A ballot proposal approved Monday will ask voters to enshrine reproductive rights in the California Constitution, one of a flurry of abortion protection measures advancing in the state Legislature.
The ballot initiative (S.C.A 10) would provide that the state “shall not deny or interfere with an individual’s reproductive freedom in their most intimate decisions, which includes their fundamental right to choose to have an abortion and their fundamental right to choose or refuse contraceptives.” It follows the US Supreme Court decision last week invalidating Roe v. Wade and the constitutional right to abortion.
“You don’t have to look far to see the direction of our nation,” Assemblymember Wendy Carrillo (D) said during floor debate.
The proposed amendment lacks protections for high-risk pregnancies, said Assemblymember James Gallagher (R), whose twin sons were born 10 weeks early. The measure “says nothing about their rights,” he said.
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California joins Kansas, Kentucky, Montana, and Vermont in abortion measures on statewide ballots. Of those, only Vermont’s referendum proposes a constitutional right to abortion. The California legislation, which the Assembly passed 58-16 and the Senate earlier, 29-8, builds upon the state’s constitutional right to privacy and equal protection.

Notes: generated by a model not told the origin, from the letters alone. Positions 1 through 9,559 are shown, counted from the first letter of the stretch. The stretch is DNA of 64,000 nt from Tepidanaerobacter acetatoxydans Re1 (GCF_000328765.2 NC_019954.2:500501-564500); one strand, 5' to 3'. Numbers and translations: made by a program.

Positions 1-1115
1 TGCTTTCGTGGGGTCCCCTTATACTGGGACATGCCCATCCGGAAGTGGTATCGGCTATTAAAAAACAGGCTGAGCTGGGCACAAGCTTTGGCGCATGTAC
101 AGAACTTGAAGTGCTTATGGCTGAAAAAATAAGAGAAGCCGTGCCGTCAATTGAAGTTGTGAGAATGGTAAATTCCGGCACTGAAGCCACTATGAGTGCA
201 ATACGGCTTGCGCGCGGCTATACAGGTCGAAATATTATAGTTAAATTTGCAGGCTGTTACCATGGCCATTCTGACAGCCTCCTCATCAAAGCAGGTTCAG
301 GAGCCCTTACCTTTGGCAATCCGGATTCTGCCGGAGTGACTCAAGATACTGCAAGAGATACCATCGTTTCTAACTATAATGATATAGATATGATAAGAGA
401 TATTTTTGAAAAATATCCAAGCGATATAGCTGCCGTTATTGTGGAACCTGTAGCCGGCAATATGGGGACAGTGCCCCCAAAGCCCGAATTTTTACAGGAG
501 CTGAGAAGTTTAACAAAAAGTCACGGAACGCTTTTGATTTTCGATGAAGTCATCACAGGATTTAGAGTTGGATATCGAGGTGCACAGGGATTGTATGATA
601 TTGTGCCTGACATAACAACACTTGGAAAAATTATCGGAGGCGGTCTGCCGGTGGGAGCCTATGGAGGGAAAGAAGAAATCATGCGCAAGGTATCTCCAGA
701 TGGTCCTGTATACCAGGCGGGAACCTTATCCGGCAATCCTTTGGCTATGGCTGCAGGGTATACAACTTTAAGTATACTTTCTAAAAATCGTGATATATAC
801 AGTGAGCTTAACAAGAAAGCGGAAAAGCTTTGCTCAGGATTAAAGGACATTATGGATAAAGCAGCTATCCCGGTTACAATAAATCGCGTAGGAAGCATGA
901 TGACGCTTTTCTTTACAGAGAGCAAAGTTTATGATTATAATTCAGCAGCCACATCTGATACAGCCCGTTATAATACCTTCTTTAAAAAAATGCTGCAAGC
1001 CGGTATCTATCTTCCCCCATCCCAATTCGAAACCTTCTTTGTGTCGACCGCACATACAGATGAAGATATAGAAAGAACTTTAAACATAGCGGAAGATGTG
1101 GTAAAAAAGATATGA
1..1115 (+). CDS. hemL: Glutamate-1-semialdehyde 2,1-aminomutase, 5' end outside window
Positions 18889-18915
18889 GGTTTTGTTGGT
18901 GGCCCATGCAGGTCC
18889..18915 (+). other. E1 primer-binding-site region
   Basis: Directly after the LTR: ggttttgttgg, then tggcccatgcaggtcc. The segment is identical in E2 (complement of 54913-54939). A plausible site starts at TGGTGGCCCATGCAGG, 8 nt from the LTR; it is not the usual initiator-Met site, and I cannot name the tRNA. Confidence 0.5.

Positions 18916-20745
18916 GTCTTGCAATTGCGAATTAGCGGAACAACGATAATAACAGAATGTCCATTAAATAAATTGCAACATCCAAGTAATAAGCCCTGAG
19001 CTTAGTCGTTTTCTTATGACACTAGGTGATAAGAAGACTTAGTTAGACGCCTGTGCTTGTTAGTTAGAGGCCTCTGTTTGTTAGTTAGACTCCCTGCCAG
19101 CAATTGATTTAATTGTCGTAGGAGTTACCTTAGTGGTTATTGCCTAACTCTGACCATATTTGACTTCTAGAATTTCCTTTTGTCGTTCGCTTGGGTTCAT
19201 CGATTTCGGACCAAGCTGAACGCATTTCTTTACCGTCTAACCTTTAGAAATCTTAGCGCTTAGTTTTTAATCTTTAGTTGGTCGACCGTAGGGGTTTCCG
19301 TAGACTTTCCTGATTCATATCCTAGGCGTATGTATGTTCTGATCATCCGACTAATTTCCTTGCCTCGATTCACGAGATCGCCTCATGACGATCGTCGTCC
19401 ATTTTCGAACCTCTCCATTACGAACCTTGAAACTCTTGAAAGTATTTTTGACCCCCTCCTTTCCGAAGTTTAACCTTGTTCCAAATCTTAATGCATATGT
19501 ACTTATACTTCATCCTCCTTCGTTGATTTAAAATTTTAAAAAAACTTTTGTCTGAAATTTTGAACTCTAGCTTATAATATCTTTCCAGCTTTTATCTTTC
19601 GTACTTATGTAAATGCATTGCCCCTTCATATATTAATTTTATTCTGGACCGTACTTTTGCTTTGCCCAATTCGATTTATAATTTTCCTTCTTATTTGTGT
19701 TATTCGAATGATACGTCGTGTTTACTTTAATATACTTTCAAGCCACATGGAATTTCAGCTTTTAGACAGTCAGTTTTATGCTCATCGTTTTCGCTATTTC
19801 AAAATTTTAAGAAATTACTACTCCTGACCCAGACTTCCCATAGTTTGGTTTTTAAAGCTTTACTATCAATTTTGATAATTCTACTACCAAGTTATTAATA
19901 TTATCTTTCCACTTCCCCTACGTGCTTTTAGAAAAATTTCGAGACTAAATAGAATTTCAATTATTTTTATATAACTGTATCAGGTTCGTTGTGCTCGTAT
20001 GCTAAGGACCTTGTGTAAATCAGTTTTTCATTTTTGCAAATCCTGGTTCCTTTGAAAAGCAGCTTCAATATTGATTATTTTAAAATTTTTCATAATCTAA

The amendment will go on the Nov. 8 ballot and “voters in California will be able to explicitly secure both contraception and abortions rights in our Constitution. It will be no longer based on privacy because as we see from this decision [US Supreme Court Justice Samuel] Alito has stripped privacy as a right,” Sen. Nancy Skinner (D), co-chair of the California Legislative Women’s Caucus, said last week after the court’s ruling.
About a dozen measures expanding abortion protections are pending in the Democratic-dominated California Legislature that Gov. Gavin Newsom (D) said he’d sign if they reach his desk.
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